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Maggie Leman
Username: maggieleman

Post Number: 980
Registered: 07-2005

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Votes: 0 (Vote!)

Posted on Sunday, June 25, 2006 - 03:05 pm:   

She probably died of either enterotoxemia or simple bloat. Vaccinating a kid that is under 8 weeks old is virtually useless and may do more harm than good. For a vaccine to work the animal (or human) must have an active functioning immune system capable of producing antibodies. A vaccine itself offers no protection, it stimulates the immune system to produce antibodies and it is those antibodies that give the protection. A goat BEGINS to develop its own immune system at about 8 weeks old and should have a functioning one when it is about 10 to 12 weeks old. Until then it relies on the antibodies that it got from drinking its dam's colostrum. By giving a vaccine to a young goat you may have used up alot of those antibodies leaving it unprotected.

It also takes about 3 to 4 weeks from the day of injection for antibodies to be formed. A CDT vaccine is only minimally effective with only one dose, orffering about 10 to 15 percent protection. A second booster dose gets the antibody level up to about 30 to 50 percent of what's needed and a third gets it up around 80 to 90 percent. This protection tends to last only about 6 months so boostering twice a year may be needed if you have a problem with entero in your herd.

Being sure the doe is well vaccinated does more for protecting newborns than vaccinating the kid. You can give newborns CD antitoxin, which is essentially antibodies, at birth and every 2 to 3 weeks until 6 to 8 weeks old starting the vaccination program 2 to 3 weeks after the last antitoxin treatment. This will not harm the antibodies the kid may have received from the doe. This may help cut down losses due to enterotoxemia but may not completely eliminate them.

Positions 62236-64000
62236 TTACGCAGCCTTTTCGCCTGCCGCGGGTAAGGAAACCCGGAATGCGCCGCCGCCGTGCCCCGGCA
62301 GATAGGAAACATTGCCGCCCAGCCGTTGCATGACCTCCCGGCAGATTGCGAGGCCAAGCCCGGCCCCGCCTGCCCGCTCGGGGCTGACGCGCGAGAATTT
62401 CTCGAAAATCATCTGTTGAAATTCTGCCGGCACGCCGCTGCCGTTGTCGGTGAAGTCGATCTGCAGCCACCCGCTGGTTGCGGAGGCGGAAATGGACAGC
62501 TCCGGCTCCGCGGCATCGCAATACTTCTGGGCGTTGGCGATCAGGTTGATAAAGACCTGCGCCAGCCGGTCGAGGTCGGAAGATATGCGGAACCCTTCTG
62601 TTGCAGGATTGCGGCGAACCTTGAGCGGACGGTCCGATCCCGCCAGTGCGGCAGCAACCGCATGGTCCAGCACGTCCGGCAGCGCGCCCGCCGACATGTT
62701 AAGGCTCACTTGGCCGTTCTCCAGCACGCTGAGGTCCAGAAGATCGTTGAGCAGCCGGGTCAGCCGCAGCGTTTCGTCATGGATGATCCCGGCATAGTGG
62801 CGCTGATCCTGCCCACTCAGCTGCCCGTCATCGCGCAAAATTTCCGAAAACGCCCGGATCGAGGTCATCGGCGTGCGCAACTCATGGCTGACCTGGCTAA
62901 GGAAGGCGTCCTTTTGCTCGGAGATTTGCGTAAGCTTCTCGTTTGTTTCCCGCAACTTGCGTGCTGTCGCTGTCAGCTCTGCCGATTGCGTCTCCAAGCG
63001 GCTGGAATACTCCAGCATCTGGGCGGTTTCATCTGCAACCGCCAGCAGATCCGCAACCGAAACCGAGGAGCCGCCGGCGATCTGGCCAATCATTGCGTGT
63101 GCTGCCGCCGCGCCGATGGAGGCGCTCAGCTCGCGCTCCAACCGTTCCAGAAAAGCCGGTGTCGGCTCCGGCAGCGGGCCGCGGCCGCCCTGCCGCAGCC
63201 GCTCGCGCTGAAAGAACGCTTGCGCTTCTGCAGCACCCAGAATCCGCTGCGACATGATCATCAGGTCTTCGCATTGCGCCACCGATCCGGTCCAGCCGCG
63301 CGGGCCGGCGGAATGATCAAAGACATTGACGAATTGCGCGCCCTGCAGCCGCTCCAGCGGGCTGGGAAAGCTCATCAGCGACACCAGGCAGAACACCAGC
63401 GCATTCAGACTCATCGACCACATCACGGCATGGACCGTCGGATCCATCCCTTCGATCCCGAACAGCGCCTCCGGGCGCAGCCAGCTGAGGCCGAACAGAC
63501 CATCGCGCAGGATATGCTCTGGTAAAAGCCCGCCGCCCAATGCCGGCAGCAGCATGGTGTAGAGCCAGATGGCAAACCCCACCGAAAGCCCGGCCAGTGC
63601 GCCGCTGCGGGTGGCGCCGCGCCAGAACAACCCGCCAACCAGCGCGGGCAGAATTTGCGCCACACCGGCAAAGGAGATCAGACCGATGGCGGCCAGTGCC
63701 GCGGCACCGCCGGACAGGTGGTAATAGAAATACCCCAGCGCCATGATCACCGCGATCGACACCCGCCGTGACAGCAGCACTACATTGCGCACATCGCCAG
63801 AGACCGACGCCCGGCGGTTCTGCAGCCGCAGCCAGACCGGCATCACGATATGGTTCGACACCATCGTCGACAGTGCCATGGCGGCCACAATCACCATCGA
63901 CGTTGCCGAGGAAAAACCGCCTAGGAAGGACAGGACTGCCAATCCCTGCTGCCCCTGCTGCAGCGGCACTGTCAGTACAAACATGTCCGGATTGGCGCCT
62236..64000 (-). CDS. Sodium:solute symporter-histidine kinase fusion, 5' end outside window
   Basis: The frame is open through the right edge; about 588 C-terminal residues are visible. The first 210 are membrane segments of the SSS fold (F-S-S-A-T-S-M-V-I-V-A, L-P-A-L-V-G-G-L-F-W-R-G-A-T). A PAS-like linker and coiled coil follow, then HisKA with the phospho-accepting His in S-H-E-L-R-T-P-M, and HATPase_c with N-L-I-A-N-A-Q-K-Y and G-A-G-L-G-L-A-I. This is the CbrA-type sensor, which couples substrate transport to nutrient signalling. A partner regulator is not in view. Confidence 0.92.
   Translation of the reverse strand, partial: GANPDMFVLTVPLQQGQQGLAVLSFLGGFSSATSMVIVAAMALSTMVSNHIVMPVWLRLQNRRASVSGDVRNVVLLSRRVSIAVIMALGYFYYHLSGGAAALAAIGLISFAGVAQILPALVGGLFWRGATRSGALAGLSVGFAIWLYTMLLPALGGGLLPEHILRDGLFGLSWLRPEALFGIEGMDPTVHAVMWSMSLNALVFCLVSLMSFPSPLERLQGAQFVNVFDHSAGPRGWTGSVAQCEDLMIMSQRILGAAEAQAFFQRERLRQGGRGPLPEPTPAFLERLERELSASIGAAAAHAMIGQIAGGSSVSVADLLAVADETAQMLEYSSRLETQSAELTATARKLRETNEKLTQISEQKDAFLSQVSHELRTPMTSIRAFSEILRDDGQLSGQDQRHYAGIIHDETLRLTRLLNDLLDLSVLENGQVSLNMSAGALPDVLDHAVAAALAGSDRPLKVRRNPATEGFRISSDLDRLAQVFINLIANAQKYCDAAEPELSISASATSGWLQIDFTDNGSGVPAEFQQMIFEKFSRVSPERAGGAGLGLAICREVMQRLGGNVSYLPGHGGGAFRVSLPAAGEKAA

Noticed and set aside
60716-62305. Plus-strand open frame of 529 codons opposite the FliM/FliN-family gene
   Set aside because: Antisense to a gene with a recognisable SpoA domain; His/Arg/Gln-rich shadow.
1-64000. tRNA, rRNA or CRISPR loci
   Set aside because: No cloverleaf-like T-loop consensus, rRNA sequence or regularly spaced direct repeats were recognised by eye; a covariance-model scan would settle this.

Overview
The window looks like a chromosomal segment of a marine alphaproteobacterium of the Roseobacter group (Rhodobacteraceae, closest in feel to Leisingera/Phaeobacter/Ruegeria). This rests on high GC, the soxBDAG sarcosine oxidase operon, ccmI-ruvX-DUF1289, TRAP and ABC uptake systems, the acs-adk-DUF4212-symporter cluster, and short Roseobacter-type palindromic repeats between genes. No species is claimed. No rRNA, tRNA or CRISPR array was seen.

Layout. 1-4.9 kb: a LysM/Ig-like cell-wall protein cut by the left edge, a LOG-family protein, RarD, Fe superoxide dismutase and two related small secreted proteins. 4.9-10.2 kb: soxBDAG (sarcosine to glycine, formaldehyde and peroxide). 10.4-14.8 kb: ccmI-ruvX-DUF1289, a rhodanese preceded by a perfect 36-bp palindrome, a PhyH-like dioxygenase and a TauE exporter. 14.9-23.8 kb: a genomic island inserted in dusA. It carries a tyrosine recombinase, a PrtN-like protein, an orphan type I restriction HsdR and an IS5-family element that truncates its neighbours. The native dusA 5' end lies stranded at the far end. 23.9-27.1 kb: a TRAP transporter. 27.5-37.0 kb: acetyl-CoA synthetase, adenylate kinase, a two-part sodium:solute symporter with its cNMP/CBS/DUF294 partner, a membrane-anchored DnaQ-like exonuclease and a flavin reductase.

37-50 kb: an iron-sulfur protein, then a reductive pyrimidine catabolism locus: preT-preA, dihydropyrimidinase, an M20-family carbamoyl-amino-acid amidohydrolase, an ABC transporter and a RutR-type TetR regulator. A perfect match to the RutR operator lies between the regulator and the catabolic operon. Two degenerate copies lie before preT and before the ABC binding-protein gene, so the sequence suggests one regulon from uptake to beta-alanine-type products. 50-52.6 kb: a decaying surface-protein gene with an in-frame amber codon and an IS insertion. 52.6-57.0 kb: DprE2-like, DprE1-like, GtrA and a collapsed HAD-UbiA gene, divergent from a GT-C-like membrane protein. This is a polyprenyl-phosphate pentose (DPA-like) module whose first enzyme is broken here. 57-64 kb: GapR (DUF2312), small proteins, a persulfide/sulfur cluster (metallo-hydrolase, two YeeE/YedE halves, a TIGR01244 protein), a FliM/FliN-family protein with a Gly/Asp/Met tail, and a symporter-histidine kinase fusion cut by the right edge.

The clostidial bacteria that causes enterotoxemia occur naturally in all ruminants intestines. They are kept in check by the beneficial bacteria and by the regular emptying of the gut. If something causes the gut to stop moving, like bloat, the clostridial bacteria get a chance to rapidly multiply and cause enterotoxemia.
Maggie Leman
Goat 911 Capri Medic
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Keith Johnson
Username: mobear708

Post Number: 7
Registered: 03-2006

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Posted on Sunday, June 25, 2006 - 07:16 am:   

I hope you can help with this one. We had a 3 week old doeling die this morning for no aparent reason. She was being bottle raised on replacer, was doing very well. She was fine last night when we fed bottle, and this morning she was dead. She had been vacinated with CDT. There were no signs of any problems at all. Any thoughts on this? Thank you

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